When one thinks of power generation in South Africa, the reaction is to immediately associate this with the energy crisis and loadshedding.
This reaction prompted energy company Wärtsilä to unpack the opportunities that are present in South Africa’s energy sector and explain some of the terminologies.
It is easy to paint a future of doom and gloom as Eskom’s ageing coal fleet has led to system unreliability, but there is hope on the horizon.
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First, a quick fact sheet on consumers’ frequently asked questions:
|What is the Integrated Resource Plan (IRP)?||The Integrated Resource Plan aims to solve the country’s energy crisis by generating electricity through a mix of sources, with renewable energy accounting for a large portion of it. The plan directs the expansion of the electricity supply over the given period.|
|Does the IRP mean that South Africa will stop using coal to generate electricity?||Coal will continue to play a significant role in electricity generation as South Africa has the resource in abundance. There is however a transition to using renewable energy to generate electricity.|
|Can we expect loadshedding beyond 2022?||A shift from South Arica’s traditional approach to power generation is needed to unleash the country’s clean energy potential and secure a future free from loadshedding. |
A strategy centred around energy storage and flexible power systems will be the key to guaranteeing the reliability of a high-renewable grid, while also lowering the cost of electricity for South Africans.
|Why must consumers support a transition to renewable energy?||A transition to renewable energy is important as South Africa will be generating environmentally friendly energy. The use of renewable energy will significantly reduce carbon emissions which are a primary driver of climate change.|
Although there are challenges in power generation, the Department of Mineral Resources and Energy has taken strides in looking for alternative sources such as gas-fired power generation to achieve a flexible and reliable power system.
The Integrated Resource Plan (IRP) was released in 2019 and is Government’s plan to solve the country’s power crisis by generating electricity through a mix of sources, with renewable energy accounting for a large portion of it.
The plan states that by 2030 South Africa should have moved to renewable-based energy generation. The IRP is a fantastic opportunity for South Africa to transform its current power system into one of the most sustainable; reliable; and cost-effective energy systems globally while also reducing emissions.
The need for flexible technologies
What South Africa’s power crisis has shown is that there is a need for a fast and the most cost-effective way to address the electricity supply gap and this is possible through more flexible technologies such as renewable power technology.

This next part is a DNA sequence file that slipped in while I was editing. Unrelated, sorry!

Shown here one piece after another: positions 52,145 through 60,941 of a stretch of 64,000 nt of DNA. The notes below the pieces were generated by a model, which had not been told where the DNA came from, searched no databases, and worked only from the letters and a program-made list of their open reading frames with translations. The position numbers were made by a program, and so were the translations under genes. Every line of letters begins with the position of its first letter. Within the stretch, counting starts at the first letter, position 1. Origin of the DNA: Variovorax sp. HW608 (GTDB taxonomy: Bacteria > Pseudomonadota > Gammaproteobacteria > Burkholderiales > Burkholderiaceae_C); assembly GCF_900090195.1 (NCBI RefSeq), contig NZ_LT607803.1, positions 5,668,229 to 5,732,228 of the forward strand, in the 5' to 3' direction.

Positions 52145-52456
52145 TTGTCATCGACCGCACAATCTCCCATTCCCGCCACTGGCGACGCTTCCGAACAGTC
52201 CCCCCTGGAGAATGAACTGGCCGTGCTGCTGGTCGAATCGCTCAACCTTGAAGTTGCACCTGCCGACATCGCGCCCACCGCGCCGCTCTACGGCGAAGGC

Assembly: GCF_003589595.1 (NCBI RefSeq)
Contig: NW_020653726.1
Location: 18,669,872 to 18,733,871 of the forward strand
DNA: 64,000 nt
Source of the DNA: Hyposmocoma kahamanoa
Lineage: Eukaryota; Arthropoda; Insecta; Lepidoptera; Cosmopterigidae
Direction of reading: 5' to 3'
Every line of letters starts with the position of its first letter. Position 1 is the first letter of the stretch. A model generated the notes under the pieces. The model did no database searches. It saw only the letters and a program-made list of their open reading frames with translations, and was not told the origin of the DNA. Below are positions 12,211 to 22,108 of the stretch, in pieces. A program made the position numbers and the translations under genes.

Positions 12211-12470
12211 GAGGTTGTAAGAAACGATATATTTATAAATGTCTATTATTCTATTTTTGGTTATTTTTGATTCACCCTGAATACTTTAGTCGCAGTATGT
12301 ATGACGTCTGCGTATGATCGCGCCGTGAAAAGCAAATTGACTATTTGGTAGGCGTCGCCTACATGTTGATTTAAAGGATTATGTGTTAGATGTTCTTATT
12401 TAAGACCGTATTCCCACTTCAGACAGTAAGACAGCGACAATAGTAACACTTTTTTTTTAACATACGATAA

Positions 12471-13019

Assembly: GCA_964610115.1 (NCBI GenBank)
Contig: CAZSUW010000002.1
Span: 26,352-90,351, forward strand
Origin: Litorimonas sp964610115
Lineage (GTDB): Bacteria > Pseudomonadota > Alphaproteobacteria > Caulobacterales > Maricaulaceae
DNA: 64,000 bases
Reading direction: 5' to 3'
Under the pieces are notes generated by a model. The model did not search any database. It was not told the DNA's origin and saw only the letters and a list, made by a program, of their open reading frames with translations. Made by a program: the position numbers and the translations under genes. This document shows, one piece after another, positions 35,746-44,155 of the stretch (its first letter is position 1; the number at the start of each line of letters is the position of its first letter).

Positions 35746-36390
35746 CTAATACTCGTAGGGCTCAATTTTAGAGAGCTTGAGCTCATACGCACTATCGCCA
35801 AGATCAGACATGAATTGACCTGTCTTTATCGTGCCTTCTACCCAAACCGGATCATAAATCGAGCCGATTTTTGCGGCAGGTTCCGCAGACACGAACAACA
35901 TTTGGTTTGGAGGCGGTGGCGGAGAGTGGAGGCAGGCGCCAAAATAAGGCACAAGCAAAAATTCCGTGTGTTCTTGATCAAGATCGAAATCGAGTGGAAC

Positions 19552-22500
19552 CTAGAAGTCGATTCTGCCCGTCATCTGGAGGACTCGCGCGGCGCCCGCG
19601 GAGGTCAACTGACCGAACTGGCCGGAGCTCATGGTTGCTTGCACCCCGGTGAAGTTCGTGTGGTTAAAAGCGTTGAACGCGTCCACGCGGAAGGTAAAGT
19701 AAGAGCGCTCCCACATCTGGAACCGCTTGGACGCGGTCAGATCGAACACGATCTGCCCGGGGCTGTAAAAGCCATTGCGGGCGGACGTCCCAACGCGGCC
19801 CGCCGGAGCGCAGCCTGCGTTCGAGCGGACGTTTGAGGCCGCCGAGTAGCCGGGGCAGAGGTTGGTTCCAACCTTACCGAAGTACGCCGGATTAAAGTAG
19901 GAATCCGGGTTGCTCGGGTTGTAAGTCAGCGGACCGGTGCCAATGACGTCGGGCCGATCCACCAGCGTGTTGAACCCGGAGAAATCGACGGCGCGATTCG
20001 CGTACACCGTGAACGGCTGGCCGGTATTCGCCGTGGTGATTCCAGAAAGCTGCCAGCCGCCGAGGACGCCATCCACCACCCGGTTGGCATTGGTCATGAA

But what does ‘flexibility’ really mean? In our view, a flexible generator is one that can address the power system supply and demand variations quickly and efficiently to maintain an acceptable quality of supply to the country and without negatively impacting the flexible generator.
Generators must have fast-starting capabilities with low starting costs; high degrees of availability and reliability; and must be able to generate highly efficient power at all output levels.
Wärtsilä has introduced Modular Internal Combustion Engines (ICE) power plants, which offer the system operator (in South Africa’s case, Eskom) a limitless number of fast starts and stops at no operational costs. With sub-5-minute starting times (from idle to full load), ICE power plants, of any scale, provide operating reserves without the operator having concerns about incurring start-up fuel or additional maintenance expenses.
The future looks brighter with renewable energy
By using ICE, plant system operators such as Eskom have the freedom to optimise the entire power system by cost-effectively backing up failing coal units back-up and meet the growing peak demand energy requirements, therefore, minimising the risk of loadshedding.
It will also enable the introduction of more cost-effective and sustainable renewable energy sources, which will lower the cost of power for South Africa. As South Africa tries to meet the supply and demand of business and consumers, a plant that can operate across and run optimally in a cost-effective manner will bring further benefits to consumers.
An accelerated and upscaled renewables deployment relative to that outlined in the IRP will not only stabilise the electricity price hikes which would offer relief to consumers but will potentially deliver significant employment, environmental and cost savings.
Article contributed by Wärtsilä Energy Business, an energy storage solutions, smart technologies and lifecycle solutions company. Edited by ESI Africa.